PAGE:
November 2021

As a continuation of our intriguing series ‘Spies, Lies and Secret Missions: The Unsung Jewish Heroes of World War Two’, organised in partnership with Jewish Renaissance and the Lyons Learning Project, we are pleased to announce the following events, all taking place on Thursdays at 8pm:

On 4 November, Dr Leah Garrett will talk about her inspiring new book, X Troop: The Secret Jewish Commandos of World War II, the incredible saga of the German-Jewish commandos who fought in Britain’s most secretive special-forces unit – but whose story has gone untold until now.

Image: X Troop: The Secret Jewish Commandos of World War II, Leah Garrett, bookcover

On 11 November, Dr Helen Fry will tell us more about the 10,000 German and Austrian Jews who fought for Britain during World War Two, with a special focus on the extraordinary story of the ‘secret listeners’ who spied on German POWs.

Image: The Walls Have Ears, Helen Fry, bookcover

On 18 November, Professor Charmian Brinson will talk about her fascinating and wide-ranging new book, Working for the War Effort: German-Speaking Refugees in British Propaganda during the Second World War

Image: Working for the War Effort, Charmian Brinson, bookcover (detail)

On 25 November, there will be a discussion about Operation Mincemeat, the subject of a thrilling book by Ben Macintyre, a successful stage play and soon to appear as a film with Colin Firth. One of the brains behind this ingenious hoax that successfully disguised the 1943 Allied invasion of Sicily was Jewish intelligence officer Ewen Montagu, a member of whose family will be present.

Image: The officers of HMS Seraph, the submarine selected for Operation Mincemeat, December 1943

For further details of the above events (with more to follow in December) and to book, click here.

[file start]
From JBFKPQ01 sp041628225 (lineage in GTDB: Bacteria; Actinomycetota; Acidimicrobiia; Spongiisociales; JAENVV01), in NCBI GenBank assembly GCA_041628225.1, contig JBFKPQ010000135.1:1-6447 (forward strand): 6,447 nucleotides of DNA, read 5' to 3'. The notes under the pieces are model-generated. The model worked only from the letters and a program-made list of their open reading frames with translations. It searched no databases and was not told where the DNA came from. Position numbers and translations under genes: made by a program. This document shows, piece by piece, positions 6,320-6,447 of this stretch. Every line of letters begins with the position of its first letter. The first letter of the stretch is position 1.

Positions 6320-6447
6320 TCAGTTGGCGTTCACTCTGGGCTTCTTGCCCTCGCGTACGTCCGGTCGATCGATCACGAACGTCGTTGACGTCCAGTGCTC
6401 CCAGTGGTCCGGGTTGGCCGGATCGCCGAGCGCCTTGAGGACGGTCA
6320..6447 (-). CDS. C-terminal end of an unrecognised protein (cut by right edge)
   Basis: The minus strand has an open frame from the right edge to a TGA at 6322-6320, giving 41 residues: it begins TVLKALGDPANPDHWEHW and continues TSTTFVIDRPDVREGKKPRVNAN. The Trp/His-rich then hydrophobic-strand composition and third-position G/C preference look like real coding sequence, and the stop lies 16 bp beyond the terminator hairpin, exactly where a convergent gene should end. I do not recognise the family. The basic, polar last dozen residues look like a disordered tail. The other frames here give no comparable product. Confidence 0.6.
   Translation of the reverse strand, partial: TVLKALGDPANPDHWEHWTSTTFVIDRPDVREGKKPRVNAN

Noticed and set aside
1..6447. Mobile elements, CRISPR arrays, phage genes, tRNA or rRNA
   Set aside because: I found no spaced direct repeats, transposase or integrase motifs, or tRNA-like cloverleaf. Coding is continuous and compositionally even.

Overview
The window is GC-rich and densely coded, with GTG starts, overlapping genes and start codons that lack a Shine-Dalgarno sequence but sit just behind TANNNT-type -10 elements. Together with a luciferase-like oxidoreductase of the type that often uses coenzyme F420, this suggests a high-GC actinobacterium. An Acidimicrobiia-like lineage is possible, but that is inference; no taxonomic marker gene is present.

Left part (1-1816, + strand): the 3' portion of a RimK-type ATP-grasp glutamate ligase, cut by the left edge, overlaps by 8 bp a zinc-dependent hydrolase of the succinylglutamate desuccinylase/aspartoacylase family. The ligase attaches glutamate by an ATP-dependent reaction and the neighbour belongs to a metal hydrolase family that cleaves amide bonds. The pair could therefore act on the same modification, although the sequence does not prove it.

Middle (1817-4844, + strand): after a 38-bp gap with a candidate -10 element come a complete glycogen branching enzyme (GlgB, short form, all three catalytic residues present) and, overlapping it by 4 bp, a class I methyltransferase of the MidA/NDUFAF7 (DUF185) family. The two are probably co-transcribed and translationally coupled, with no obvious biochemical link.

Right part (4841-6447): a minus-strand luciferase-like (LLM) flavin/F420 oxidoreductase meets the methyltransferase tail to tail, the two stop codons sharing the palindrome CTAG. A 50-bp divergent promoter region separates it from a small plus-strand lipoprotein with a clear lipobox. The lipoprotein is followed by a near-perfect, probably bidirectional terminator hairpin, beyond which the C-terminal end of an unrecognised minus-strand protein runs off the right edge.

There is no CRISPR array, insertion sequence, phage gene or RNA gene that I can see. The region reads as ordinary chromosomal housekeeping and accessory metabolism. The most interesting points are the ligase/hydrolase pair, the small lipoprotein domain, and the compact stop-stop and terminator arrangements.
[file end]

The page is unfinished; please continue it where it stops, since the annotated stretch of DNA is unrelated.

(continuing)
Other Events

On Wednesday 3 November at 6pm, as part of the AJR’s Book Club programme, Daniel Snowman, author of The Hitler Emigrés: The Cultural Impact on Britain of Refugees from Nazism, will be in conversation with David Herman about Daniel’s latest book, a delightfully engaging memoir entitled Just Passing Through. Both Daniel and David are trustees of the Insiders/Outsiders Arts Foundation. To book, click here.

Image: Just Passing Through, Daniel Snowman, bookcover (detail)

On Wednesday 10 November at 6.30pm, there will be a screening at JW3, London, of Picture Stories, a new documentary about the pioneering photojournalistic magazine Picture Post, founded in 1938 by Hungarian-Jewish refugee Stefan Lorant. This will be followed by Monica Bohm-Duchen, founding director of Insiders/Outsiders, in conversation with the film’s director Rob West. To book, click here.

There will also be screenings of the film in Oxford on 4 November and at the Frontline Club, London on 8 November – see Picture Stories: Picture Post and the photography of ordinary life.

Image: Bert Hardy, Two boys in the deprived Gorbals area of Glasgow, 1948

On Friday 12 November, to complement its latest exhibition Code Name Mary: The Extraordinary Life of Muriel Gardiner, the Freud Museum, London, is hosting an online symposium called Why have there been no great (Jewish) women artists?